Quantcast
Environmental News for a Healthier Planet and Life

Forty-Nine Cliff Clavins Walk into a Bar and Talk Climate Change

Climate

DeSmogBlog

By Dr. John Abraham

You could almost set your watch by it. It has become a regular absurdity that a bunch of non-scientists try to tell the world that they know something the experts don’t.

Those of us who watched that iconic television show called Cheers remember Cliff, the mailman. He considered himself the expert on everything even though it was painfully obvious he knew very little about anything.

Well, we got our latest batch of Cliff Clavin wisdom this past week when 49 former staff members from NASA wrote a letter to NASA administrators decrying the work that the organization does on climate. It makes one wonder what the thousands of current NASA employees think of their former colleagues.

It is important to point out that the leader of this gang is none other than Harrison Schmitt, a well-known, and self-described “denier” of human-caused climate change. While he trumpets his scientific expertise, none of it relates to climate.

For those who follow the more extreme fringes of climate denialism, Harrison’s participation is not a surprise. Approximately one year ago he claimed the arctic sea ice had recovered from its dramatic declines in preceding years. That claim was false and it attracted the attention of the National Snow and Ice Data Center who had to tell us what we already knew… Harrison Schmitt didn’t know what he was talking about. 

Also not surprising to real climate scientists is that the other person who apparently spearheaded this letter, Walter Cunningham, has zero climate experience.

But there must be someone in the group who knows of what they speak, right? Probably not. I performed a scientific literature search on over half the signers and found, you guessed it, zero experience. So, this is a group that might be able to build spacecraft, but they certainly aren’t a group with notable climate backgrounds.

So why the charade? While I cannot be certain, I can only guess. Perhaps, in the era of tight science budgets, this group bemoans the money spent on Earth sciences when it could be spent on manned spaceflight. I am also guessing that the denialists have run out of real scientists to speak for their cause. The small and decreasing cadre of denialist climate scientists have had a few bad years. We have had continued increases in the Earth’s temperature, extraordinary weather that has made people in states like Texas, Oklahoma and North Dakota wonder what was happening, and increasing costs of severe weather including droughts and massive, repeated flooding.

The few second-rate scientists who used to tell us “don’t worry, this is all natural” have now mainly had their work shown to be faulty or have seemingly given up on publishing altogether. Now more than 97 percent of experts in this field agree, humans are changing the climate. So, the denialist camp has now turned to their third-string lineup.

I’m just glad that I know some of the hard working scientists at NASA who spend long hours studying our Earth, helping us make wise decisions to protect this beautiful and bountiful planet for our future generations. It is those people and the uncountable real scientists and engineers who are working every day to solidify our understanding of the climate and help bring clean technologies to market that will not only save our environment but also create jobs, improve national security and truly diversify our energy supply.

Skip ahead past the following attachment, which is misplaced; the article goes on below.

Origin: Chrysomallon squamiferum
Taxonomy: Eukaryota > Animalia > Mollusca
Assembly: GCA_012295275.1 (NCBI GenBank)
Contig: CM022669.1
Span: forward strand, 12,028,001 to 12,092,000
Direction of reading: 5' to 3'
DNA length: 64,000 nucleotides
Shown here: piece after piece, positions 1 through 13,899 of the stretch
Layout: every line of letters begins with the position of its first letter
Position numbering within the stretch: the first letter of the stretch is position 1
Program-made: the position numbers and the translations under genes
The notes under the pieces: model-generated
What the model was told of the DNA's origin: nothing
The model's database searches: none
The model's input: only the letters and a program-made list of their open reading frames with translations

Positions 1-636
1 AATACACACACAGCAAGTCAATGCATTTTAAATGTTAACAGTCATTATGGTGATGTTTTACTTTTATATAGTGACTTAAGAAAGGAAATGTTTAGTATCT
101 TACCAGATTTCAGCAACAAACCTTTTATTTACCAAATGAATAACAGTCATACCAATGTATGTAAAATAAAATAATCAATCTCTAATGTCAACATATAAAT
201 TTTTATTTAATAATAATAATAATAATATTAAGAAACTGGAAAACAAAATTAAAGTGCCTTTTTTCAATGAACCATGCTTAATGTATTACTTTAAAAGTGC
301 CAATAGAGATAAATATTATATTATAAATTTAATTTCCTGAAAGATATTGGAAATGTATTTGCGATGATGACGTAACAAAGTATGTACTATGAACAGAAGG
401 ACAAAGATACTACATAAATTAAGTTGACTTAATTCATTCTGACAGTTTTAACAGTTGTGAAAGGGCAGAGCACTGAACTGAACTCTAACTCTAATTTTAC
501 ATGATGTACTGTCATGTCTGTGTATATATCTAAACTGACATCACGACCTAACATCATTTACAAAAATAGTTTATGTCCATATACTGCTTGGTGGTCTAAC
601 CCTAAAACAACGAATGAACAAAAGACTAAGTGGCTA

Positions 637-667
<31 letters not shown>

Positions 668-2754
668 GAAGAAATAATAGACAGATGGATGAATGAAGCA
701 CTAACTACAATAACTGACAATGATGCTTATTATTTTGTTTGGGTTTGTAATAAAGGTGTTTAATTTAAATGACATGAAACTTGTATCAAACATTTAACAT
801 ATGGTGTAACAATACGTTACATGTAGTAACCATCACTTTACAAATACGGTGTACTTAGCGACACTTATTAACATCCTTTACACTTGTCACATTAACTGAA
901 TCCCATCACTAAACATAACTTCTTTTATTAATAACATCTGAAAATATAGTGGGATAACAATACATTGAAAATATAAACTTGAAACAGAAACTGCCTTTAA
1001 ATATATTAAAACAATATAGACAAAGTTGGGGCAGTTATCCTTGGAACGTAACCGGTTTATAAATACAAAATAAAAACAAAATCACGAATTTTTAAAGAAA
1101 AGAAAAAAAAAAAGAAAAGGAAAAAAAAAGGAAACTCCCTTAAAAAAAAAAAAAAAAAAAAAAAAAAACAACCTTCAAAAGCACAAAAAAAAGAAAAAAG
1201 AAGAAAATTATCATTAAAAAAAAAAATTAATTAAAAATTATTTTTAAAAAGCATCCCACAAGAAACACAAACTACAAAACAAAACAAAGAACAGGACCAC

For more information, click here.

EcoWatch Daily Newsletter

Penguins are seen near the Great Wall station in Antarctica, Feb. 9, days after the continent measured its hottest temperature on record at nearly 65 degrees Fahrenheit. Xinhua / Liu Shiping / Getty Images

By Richard Connor

Scientists have recorded Antarctica's first documented heat wave, warning that animal and plant life on the isolated continent could be drastically affected by climate change.

Read More Show Less
The Athos I tanker was carrying crude oil from Venezuela when a collision caused oil to begin gushing into the Delaware River. U.S. Department of the Interior

A case that has bounced around the lower courts for 13 years was finally settled yesterday when the U.S. Supreme Court upheld a lower court decision, finding oil giant Citgo liable for a clean up of a 2004 oil spill in the Delaware River, according to Reuters.

Read More Show Less
Sponsored
The buildings of downtown Los Angeles are partially obscured in the late afternoon on Nov. 5, 2019, as seen from Pasadena, California, a day when air quality for Los Angeles was predicted to be "unhealthy for sensitive groups." Mario Tama / Getty Images

The evidence continues to build that breathing dirty air is bad for your brain.

Read More Show Less
Wave power in Portugal. The oceans' energy potential is immense. Luis Ascenso, via Wikimedia Commons

By Paul Brown

The amount of energy generated by tides and waves in the last decade has increased tenfold. Now governments around the world are planning to scale up these ventures to tap into the oceans' vast store of blue energy.

Read More Show Less
Yellowstone National Park closed to visitors on March 24, 2020 because of the Covid-19 virus threat. William Campbell-Corbis via Getty Images

When the novel coronavirus started to sweep across the country, the National Park Service started to waive entrance fees. The idea was that as we started to practice social distancing, Americans should have unfettered access to the outdoors. Then the parking lots and the visitor centers started to fill up, worrying park employees.

Read More Show Less